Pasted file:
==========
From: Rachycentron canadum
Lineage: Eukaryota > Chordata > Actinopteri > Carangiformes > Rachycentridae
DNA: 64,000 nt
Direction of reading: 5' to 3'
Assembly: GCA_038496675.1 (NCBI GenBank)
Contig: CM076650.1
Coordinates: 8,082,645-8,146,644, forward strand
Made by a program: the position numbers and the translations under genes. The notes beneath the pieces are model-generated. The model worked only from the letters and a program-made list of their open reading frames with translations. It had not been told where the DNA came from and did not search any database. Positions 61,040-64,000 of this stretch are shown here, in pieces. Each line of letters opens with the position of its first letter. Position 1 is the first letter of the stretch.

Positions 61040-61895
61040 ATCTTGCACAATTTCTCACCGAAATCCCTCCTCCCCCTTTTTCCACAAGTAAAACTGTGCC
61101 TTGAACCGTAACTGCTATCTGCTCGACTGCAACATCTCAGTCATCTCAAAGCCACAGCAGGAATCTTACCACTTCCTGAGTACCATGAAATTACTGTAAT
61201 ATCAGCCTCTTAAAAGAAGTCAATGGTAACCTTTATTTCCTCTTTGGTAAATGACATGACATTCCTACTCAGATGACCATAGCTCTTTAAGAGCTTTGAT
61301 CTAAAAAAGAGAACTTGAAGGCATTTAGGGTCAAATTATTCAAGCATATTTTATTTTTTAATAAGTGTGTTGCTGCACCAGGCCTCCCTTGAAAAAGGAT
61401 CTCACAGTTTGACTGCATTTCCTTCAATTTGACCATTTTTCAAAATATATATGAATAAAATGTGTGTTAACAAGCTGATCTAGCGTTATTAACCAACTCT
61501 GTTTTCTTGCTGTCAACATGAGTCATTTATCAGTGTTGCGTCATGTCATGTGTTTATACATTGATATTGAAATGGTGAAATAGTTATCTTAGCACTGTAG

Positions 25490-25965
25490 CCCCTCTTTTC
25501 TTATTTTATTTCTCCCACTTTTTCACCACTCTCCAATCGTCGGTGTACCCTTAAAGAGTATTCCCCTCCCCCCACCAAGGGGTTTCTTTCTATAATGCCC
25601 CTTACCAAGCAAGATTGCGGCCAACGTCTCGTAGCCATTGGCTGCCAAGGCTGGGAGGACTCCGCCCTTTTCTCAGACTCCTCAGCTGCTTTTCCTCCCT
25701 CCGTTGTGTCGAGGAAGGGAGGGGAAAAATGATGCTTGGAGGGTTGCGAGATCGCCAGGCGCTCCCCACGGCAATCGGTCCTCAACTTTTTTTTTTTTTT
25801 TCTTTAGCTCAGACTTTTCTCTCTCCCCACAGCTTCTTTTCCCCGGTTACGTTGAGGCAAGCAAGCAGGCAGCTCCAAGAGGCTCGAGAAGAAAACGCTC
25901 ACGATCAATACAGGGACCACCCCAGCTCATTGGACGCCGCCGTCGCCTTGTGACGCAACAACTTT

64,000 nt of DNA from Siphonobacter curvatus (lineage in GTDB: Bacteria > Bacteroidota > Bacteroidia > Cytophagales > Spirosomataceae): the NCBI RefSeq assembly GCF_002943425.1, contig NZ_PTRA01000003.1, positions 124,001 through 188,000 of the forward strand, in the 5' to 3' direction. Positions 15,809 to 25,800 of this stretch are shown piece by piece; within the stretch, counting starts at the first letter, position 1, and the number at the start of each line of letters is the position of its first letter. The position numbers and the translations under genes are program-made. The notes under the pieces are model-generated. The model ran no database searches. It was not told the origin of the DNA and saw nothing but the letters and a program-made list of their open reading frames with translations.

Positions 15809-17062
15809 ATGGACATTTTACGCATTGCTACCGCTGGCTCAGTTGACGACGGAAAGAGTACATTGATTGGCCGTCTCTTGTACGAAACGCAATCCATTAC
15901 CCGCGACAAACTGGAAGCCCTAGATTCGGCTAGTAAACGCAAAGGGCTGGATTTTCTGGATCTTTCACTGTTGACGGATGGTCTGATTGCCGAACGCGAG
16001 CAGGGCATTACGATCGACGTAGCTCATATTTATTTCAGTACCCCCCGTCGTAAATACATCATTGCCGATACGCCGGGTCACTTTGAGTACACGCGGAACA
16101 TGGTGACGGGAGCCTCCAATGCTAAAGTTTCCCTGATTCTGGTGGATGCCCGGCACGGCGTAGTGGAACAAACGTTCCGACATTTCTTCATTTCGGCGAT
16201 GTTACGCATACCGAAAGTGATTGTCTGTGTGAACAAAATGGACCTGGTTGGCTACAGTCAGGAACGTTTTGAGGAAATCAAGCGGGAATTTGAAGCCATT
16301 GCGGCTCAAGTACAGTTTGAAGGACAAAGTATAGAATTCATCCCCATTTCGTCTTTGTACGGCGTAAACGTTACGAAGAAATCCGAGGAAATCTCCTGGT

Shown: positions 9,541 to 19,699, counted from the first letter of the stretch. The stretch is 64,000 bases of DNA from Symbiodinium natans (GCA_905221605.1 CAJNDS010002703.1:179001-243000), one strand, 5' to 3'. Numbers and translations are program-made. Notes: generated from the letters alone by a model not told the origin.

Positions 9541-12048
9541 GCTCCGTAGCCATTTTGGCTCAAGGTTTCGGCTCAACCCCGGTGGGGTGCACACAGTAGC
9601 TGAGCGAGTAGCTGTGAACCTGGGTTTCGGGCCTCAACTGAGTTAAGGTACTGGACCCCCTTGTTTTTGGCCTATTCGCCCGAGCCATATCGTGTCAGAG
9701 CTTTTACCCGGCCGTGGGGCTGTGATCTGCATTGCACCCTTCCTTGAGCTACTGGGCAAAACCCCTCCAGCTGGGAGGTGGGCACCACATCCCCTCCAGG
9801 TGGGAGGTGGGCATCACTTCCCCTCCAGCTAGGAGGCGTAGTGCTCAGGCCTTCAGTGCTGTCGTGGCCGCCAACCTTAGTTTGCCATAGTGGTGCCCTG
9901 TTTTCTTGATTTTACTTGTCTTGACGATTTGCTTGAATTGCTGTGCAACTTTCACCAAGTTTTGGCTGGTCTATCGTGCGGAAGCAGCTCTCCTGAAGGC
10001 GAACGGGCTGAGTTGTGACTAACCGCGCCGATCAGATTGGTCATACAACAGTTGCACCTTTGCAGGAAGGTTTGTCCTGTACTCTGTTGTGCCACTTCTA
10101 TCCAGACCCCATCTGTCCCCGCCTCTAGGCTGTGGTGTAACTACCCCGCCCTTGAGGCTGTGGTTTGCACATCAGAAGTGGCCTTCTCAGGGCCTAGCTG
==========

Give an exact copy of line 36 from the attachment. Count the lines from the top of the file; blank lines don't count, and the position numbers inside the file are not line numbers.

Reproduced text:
9801 TGGGAGGTGGGCATCACTTCCCCTCCAGCTAGGAGGCGTAGTGCTCAGGCCTTCAGTGCTGTCGTGGCCGCCAACCTTAGTTTGCCATAGTGGTGCCCTG